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Throop and Martin Family Papers, 1693-1951
C0055
12 boxes

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Princeton University. Library. Special Collections
Contains manuscripts, correspondence, documents, and photographs concerning the Throop and Throop Martin families of New Jersey. In addition to the family correspondence, there is an autograph collection and other miscellaneous items.
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William Tipping Papers, 1688-2001
C1462
4 boxes 2.4 linear feet

Tipping, William
Conists of personal papers of William Tipping Esq, of Brasted Park, Sevenoaks, in Kent, and Avray near Paris. He was the son of the successful Liverpool merchant John Tipping, who in his twenties traveled extensively in Europe and the Middle East before turning to Tory politics and serving as director of the London and North Western Railway.
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Series 1: Correspondence, 1688-1971 9 boxes

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Consists of the correspondence of Alfred Marshall Mayer, his son Alfred Goldsborough Mayer, and Alpheus Hyatt with individuals such as Carl Barus, Anton Julius Carlson, and Charles Eugene Delauney, as well as others.
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Contains books shelved by Derrida in his Studio, an addition to the house that served as Derrida's principal work environment from the time it was built in 2001 up to his death in 2004. Books are represented here as inventoried in 2011. Also includes books not inventoried in 2011 (hence presumably not shelved in the Studio at the time) but located in the Studio at the time of packing the Library for shipment to Princeton University Library.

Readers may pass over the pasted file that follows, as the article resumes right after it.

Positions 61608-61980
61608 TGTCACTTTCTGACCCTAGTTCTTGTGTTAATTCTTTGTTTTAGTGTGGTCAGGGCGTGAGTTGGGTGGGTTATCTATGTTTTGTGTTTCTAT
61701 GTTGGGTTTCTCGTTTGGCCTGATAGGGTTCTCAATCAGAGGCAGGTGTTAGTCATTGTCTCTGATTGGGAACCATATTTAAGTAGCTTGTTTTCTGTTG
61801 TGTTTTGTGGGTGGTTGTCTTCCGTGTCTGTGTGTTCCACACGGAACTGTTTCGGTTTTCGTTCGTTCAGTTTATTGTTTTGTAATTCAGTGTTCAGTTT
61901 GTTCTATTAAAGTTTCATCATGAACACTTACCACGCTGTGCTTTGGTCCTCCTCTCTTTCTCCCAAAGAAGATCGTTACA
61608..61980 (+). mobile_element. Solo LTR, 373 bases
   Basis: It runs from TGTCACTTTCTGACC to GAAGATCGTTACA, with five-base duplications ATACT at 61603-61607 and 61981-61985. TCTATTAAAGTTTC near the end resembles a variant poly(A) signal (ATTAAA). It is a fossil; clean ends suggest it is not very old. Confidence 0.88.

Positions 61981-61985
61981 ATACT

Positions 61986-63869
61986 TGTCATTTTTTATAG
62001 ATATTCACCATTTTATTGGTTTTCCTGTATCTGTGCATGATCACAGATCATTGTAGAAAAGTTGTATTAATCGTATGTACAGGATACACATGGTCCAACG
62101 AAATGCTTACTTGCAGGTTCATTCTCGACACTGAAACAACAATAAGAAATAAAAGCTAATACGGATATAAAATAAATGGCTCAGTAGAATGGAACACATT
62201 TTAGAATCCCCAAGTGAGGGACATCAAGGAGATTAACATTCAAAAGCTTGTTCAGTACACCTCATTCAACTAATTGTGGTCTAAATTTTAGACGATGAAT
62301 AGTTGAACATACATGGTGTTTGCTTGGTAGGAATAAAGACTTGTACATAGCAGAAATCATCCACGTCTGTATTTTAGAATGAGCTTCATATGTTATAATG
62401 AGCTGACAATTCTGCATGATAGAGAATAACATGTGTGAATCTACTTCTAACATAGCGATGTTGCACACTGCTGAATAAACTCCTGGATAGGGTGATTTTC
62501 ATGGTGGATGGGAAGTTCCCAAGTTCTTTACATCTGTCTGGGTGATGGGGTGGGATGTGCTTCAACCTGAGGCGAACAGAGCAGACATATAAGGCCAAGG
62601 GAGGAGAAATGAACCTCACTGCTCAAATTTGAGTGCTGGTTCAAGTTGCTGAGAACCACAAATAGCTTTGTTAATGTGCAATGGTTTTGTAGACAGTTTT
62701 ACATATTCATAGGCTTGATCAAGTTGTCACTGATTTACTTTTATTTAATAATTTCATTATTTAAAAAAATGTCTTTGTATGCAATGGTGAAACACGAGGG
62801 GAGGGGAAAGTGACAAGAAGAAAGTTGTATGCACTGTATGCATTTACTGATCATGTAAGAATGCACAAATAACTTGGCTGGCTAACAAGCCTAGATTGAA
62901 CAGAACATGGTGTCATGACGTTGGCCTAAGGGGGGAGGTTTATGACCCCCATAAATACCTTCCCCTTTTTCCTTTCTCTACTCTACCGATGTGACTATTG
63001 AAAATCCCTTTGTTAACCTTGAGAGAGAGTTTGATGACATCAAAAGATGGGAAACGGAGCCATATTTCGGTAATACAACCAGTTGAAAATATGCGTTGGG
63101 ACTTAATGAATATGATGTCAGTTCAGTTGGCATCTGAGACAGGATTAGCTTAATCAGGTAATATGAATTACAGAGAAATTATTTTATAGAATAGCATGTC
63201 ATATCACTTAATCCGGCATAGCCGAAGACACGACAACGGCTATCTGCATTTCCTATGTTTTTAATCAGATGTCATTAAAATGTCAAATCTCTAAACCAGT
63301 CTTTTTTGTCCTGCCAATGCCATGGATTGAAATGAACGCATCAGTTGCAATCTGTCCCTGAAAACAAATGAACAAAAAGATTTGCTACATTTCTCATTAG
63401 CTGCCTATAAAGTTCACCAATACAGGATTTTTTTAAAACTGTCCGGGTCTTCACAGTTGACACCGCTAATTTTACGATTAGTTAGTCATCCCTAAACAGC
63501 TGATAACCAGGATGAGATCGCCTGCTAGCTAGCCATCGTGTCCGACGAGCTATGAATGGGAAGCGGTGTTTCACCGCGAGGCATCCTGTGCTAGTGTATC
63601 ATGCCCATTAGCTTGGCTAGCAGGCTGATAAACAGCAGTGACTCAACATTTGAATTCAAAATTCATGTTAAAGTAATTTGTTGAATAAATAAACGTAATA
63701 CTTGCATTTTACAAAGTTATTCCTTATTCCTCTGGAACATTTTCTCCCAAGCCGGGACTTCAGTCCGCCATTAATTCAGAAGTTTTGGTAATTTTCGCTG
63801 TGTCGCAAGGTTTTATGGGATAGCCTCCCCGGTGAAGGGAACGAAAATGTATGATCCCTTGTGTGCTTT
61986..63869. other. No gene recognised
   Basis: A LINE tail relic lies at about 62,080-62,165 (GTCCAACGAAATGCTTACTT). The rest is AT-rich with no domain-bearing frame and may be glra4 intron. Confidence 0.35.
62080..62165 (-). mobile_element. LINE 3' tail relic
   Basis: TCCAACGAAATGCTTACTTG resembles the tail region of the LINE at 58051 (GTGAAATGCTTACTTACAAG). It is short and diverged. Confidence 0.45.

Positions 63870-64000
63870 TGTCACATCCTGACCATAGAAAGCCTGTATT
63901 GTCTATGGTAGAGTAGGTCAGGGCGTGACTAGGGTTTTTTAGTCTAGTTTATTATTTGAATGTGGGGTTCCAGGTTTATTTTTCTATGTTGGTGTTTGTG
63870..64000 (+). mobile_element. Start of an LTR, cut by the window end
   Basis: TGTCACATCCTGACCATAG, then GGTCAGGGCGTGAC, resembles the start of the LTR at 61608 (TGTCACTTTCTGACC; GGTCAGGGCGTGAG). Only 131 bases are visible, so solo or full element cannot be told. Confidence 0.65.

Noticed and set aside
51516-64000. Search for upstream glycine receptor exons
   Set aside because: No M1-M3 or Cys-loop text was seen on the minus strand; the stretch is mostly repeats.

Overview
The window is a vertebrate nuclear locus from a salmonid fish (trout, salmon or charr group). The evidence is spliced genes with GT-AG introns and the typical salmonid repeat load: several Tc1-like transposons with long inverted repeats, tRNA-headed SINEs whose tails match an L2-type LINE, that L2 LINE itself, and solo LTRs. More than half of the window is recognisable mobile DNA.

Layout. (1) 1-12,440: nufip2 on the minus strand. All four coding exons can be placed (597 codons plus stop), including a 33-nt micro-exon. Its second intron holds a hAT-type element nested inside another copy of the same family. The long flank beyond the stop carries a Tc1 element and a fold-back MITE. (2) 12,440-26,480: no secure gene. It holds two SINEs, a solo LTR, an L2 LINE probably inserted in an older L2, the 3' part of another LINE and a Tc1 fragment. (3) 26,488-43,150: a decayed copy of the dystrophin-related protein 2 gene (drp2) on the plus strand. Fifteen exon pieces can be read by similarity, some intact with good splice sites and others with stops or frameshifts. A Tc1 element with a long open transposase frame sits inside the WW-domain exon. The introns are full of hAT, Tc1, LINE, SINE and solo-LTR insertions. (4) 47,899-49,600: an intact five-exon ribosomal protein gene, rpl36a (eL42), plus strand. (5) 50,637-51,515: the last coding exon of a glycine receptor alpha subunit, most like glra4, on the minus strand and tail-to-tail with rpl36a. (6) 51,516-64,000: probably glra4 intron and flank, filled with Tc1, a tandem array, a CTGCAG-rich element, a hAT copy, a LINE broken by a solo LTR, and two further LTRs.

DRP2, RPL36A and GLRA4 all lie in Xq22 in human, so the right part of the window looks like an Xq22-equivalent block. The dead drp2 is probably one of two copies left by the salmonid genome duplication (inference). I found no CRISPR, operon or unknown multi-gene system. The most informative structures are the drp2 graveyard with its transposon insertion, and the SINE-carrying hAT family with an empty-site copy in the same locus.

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Studio, 1686-2010 327 boxes 1 folder

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Contains books shelved by Derrida in his Studio, an addition to the house that served as Derrida's principal work environment from the time it was built in 2001 up to his death in 2004. Books are represented here as inventoried in 2011. Also includes books not inventoried in 2011 (hence presumably not shelved in the Studio at the time) but located in the Studio at the time of packing the Library for shipment to Princeton University Library.
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Wall 4, 1686-2005 91 boxes

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Contains books shelved on Wall 4, i.e. the wall to the right when entering the Studio.
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Consists of personal correspondence between James Gould Cozzens and individuals such as M. Estelle Angier, Frederick Bracher, and William Jovanovich. Also includes correspondence with publishers, such as Harcourt, Brace and Company, Inc and educational institutions, such as Princeton University.
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Consists of correspondence, newspaper and magazine clippings, photographs, periodicals, memoranda, lists, maps, notes, papers and other miscellaneous items compiled by Brandon Barringer concerning personal, scientific, civic and professional matters.